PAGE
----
• Mayday. Hours after announcing that her cabinet collectively backed her draft Brexit deal, U.K. Prime Minister Theresa May saw a slew of those same ministers resign in protest. The growing exodus puts the future of the deal—and May’s own tenure—in serious doubt. Fortune
• Year-over-year? Microsoft’s latest diversity report shows small but consistent gains in representation of women throughout the company, from interns up to leadership. But the overall share of women at the company is actually down from four years ago, a drop that Microsoft attributes to its divestiture of Nokia. Fortune
• Missed opportunity. The plus-size fashion startup Dia&Co raised $40 million—and revealed that it never announced a 2017 round of $30 million. That’s a serious chunk of change—but founders Nadia Boujarwah and Lydia Gilbert say it’s no surprise: They estimate that the plus size market is worth $100 billion in latent demand. Fortune
MOVERS AND SHAKERS: Jan Singer steps down as CEO of Victoria’s Secret. Alison Rose takes on the role of deputy CEO at Royal Bank of Scotland. Paloma Castro Martinez joins Lime as head of communications. Linda Hand is the new CEO of Cardinal Analytx. Alexandra Lebenthal will be senior advisor of capital markets at Empire Global Ventures. Women Rising brought on Catherine Connors as president and Marissa Garcia as head of strategy and partnerships. Lisa Bridge is the first female CEO of Berkshire Hathaway’s Ben Bridge Jeweler.
IN CASE YOU MISSED IT
• OG IG. Bailey Richardson was one of the first 13 employees at Instagram—the ones who worked there before the app was acquired by Facebook. Now, she’s disillusioned with what Instagram has become, losing “the sense of intimacy, artistry and discovery” in favor of “a celebrity-driven marketplace that is engineered to sap users’ time and attention at the cost of their well-being.” Washington Post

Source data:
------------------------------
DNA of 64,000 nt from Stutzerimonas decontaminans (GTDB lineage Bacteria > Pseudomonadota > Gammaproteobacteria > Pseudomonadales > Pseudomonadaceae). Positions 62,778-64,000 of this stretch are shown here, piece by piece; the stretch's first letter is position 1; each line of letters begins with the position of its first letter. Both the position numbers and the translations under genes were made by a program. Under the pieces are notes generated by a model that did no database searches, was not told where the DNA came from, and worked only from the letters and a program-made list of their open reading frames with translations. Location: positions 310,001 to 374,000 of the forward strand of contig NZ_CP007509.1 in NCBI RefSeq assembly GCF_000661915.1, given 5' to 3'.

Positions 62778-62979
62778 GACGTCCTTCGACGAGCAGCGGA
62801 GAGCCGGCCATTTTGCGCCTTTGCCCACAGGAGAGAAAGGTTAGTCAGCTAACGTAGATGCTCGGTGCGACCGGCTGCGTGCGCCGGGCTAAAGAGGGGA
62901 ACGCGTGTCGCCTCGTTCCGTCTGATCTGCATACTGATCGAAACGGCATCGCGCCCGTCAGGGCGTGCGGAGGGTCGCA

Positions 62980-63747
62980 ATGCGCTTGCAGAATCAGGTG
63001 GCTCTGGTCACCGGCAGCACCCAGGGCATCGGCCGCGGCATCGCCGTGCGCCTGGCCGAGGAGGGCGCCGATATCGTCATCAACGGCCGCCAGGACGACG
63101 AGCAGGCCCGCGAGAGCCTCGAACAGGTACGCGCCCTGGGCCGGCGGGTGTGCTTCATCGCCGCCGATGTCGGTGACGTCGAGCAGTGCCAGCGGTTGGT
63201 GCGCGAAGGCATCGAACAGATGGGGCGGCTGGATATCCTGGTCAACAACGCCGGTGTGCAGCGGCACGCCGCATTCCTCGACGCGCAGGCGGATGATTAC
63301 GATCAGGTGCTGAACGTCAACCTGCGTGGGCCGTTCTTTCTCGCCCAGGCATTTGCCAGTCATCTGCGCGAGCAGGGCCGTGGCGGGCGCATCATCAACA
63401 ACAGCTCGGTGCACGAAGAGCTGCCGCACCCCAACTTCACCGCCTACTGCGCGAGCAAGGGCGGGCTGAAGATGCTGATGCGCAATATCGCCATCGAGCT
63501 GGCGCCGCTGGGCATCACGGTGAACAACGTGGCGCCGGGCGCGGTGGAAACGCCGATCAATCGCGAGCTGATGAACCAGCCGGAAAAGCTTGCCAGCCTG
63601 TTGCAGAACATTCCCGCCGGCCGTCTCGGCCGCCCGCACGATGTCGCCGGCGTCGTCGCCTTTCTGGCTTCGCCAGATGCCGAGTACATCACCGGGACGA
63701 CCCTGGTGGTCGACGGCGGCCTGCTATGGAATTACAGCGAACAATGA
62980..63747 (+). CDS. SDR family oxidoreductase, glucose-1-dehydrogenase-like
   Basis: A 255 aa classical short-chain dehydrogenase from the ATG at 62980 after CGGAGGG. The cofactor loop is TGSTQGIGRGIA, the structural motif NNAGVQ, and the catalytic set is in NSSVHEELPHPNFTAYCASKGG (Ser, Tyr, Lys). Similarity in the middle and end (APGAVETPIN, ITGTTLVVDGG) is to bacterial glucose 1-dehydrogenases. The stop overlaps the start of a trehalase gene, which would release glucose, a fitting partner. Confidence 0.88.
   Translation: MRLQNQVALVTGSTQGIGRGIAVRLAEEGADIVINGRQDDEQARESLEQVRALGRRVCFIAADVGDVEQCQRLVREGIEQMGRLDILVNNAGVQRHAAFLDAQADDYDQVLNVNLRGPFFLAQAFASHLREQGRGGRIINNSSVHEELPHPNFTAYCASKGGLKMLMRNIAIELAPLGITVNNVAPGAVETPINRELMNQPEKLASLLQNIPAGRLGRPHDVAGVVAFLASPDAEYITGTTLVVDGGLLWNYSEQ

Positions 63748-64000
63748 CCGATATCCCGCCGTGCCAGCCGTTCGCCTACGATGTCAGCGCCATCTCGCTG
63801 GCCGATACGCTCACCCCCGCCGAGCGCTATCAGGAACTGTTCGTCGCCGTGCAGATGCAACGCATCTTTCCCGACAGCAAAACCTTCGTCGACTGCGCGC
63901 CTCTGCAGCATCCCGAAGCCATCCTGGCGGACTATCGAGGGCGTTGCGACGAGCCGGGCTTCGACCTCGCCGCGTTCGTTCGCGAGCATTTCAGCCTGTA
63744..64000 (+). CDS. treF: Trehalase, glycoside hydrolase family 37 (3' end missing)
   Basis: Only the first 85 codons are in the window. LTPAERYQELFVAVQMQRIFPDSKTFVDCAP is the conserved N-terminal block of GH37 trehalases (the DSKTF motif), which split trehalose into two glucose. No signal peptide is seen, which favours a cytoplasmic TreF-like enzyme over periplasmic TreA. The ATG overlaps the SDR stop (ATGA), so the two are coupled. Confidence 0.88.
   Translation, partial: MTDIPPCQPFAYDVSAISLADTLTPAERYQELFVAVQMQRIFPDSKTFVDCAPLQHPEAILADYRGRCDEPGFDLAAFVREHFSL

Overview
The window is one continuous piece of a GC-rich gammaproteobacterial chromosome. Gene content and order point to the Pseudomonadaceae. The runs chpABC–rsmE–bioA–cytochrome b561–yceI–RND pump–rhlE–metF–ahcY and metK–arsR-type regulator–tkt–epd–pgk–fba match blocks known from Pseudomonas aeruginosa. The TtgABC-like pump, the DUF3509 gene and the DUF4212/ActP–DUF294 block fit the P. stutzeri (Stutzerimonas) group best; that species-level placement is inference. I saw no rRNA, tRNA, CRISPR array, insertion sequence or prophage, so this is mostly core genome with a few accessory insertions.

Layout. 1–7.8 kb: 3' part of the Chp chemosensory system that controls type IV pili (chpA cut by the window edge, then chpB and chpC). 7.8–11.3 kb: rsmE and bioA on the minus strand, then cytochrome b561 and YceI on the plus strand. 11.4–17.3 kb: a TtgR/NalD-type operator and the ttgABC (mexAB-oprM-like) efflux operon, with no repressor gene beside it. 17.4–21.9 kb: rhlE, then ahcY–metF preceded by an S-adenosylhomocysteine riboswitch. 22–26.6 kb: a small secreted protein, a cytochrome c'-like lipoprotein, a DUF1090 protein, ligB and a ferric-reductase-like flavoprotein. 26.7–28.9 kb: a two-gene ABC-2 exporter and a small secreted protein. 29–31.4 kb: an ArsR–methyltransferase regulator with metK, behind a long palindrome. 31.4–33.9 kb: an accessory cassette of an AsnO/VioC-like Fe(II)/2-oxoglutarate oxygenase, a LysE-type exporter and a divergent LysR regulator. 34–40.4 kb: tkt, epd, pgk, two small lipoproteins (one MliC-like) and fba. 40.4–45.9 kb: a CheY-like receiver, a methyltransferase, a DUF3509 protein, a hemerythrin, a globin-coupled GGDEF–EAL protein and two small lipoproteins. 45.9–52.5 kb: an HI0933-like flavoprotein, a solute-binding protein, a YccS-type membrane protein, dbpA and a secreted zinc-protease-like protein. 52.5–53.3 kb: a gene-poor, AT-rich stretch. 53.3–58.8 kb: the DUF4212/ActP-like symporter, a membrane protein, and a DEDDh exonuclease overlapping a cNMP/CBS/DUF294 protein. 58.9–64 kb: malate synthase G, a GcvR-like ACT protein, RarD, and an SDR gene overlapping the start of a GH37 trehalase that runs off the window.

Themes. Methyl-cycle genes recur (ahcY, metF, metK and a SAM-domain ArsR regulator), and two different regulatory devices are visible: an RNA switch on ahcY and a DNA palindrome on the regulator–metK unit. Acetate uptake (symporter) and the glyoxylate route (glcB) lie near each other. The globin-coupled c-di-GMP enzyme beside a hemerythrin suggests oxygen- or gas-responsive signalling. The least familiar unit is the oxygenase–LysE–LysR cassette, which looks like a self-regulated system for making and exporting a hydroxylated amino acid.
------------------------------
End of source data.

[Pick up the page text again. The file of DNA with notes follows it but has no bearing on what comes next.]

• Circuit pick. Brett Kavanaugh’s replacement on the D.C. Circuit Court of Appeals is Neomi Rao. Rao is administrator of the Office of Information and Regulatory Affairs, which means she works on much of the deregulation favored by the Trump administration. Politico
• ‘Why Congress needs a fierce voice like mine.’ Writing for Fortune, incoming New Mexico Congresswoman Deb Haaland says Congress has never heard a voice like hers. “Growing up in my mother’s Pueblo household, I never imagined a world in which I would be represented by someone who looked like me,” she writes. “That might be because just over 50 years ago, Native Americans in New Mexico couldn’t vote.” Fortune
ON MY RADAR
Being a Wendi Deng stan has gotten very complicated BuzzFeed
A bot now tells Financial Times reporters if they’re only quoting men Nieman Lab
Caroline Rose Hunt, the oil heiress who turned her inheritance into vast wealth as her brothers squandered their fortunes New York Times